Smokes & Pickles, located in the heart of downtown Mechanicsburg, is an artisan butcher shop and kitchen combining the best of a traditional hometown butcher shop with the modern locally-sourced food movement. The owner visits each farm to understand the provenance of each product he sells and ensures that they are ethically sourced. As the Visit PA website suggests, order the Charc Attack, a tray of three charcuterie meats, three cheeses, and a sampling of the pickled vegetables on their menu, and do not leave without trying the Deep Fried Deviled Eggs topped with bacon.
Visit PA's three-day itinerary for this trail also suggests an overnight stay at Dogwood Acres, which offers camping sites and cabin rentals. Hint: Dogwood Acres is seasonal and is open from April through October.
Pickled: A Fermented Trail
Not only has the process of fermentation been used for centuries as a preservation technique, but it's also known that some fermented foods are richer in nutrient content. And, the only thing better than the health benefits is the taste. Fermented foods have become the go-to way to cut creamy or fatty food with acidity. Additionally, fermentation has given us some of PA's most famous offerings including hard cider, wine, beer, and kombucha.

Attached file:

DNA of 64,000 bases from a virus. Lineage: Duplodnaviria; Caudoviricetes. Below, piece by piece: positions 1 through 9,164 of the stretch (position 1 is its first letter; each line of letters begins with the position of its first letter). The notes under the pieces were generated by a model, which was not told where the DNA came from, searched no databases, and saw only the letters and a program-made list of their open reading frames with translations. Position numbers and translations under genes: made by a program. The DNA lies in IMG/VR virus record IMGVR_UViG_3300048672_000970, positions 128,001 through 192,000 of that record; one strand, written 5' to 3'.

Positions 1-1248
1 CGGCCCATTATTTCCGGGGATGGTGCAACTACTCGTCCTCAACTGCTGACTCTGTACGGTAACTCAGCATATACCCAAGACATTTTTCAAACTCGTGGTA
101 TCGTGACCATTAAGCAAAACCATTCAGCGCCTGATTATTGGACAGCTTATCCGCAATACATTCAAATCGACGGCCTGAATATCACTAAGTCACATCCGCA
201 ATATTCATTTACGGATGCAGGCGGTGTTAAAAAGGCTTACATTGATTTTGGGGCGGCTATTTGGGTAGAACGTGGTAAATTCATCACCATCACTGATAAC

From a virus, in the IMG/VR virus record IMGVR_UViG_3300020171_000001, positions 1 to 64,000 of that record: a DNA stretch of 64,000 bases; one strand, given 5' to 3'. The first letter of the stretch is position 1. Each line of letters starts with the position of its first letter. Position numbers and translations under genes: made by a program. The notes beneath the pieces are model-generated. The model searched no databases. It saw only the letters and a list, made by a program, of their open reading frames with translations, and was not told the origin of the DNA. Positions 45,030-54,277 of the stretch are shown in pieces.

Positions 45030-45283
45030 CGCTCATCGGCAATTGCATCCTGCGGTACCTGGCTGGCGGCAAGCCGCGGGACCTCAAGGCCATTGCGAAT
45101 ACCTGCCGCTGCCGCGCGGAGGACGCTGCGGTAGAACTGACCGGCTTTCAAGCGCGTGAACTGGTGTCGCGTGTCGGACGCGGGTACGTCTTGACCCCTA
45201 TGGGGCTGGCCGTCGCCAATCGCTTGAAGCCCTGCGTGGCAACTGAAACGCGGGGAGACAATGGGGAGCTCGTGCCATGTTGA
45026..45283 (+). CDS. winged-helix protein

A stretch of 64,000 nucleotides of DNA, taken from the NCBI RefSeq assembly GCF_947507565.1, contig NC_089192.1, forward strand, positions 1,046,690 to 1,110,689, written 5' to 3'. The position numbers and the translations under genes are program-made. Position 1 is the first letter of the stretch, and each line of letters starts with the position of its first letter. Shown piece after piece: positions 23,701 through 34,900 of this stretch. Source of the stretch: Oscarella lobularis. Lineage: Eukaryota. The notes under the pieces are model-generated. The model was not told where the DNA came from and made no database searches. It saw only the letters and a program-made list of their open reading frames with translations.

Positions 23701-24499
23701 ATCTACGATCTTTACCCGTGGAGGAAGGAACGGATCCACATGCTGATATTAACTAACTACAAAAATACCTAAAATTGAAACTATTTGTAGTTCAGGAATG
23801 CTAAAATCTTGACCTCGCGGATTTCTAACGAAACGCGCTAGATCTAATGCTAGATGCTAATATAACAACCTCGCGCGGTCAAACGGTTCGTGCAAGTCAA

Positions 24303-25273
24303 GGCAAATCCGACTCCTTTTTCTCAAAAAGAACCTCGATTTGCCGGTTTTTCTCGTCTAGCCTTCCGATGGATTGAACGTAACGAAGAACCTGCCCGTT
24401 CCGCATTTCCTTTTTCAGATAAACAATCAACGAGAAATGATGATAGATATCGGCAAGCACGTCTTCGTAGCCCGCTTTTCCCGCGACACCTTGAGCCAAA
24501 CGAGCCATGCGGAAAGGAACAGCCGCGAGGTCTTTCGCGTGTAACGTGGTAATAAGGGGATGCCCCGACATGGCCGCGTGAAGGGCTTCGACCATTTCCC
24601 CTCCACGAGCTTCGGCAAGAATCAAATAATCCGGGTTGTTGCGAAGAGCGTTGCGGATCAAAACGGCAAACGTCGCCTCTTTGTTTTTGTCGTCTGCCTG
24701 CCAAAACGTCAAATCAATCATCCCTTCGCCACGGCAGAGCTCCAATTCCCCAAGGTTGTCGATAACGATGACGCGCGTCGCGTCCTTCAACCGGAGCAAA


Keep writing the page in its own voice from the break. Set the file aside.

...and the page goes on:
Although no Cumberland Valley location's made the state's Pickle Trail, locally-made jarred pickles can be found at a number of farmers' markets including Clair's Orchard and Farmers on the Square. And, celebrate all-things pickle at the annual Picklefest, held in nearby Dillsburg each May.
And, for those who like a sour taste that makes you pucker up, a special shout-out to Highway Manor Brewing Co. in Camp Hill. Their wild ales and sour beers are made from a proprietary house yeast that dates back to the 1800s. Try the Mighty Booch, a hard kombucha made with fermented tea, or a number of other barrel-aged sour ales.
Scooped: An Ice Cream Trail
These two Cumberland Valley locations were highlighted on the state's seasonal Pursue Your Scoops Ice Cream Trail.
Sugar Shack, located across the street from the scenic Children’s Lake in Boiling Springs, serves up homemade super-premium ice cream, including hand-dipped and soft serve. The creamery uses all PA preferred products and the highest quality ingredients.
Urban Churn Craft Creamery in Mechanicsburg uses all-natural ingredients, local produce, and multicultural ingredients to churn unique ice cream flavors in small batches via hand-built Amish Churns with an electric motor.
Cumberland Valley is a dream destination for ice cream lovers and there are plenty of other places to find this cooling treat! Find a full list of fun ice cream stops here and check out the seasonal Cumberland Valley Ice Cream Trail passport (Memorial Day through Labor Day).
Tapped: A Maple Trail
Although no Cumberland Valley locations were highlighted on this trail that celebrates the importance of maple production to the state, a number of businesses incorporate local maple syrup into their recipes, products, and experiences.
And, Fort Hunter Mansion in nearby Harrisburg holds an annual Maple Sugar Festival each March, where guests can enjoy learning the mysteries of maple syrup making, Native American sugar making, and tree tapping. The event also features taste tests of different types of maple syrup and Pennsylvania maple products for sale.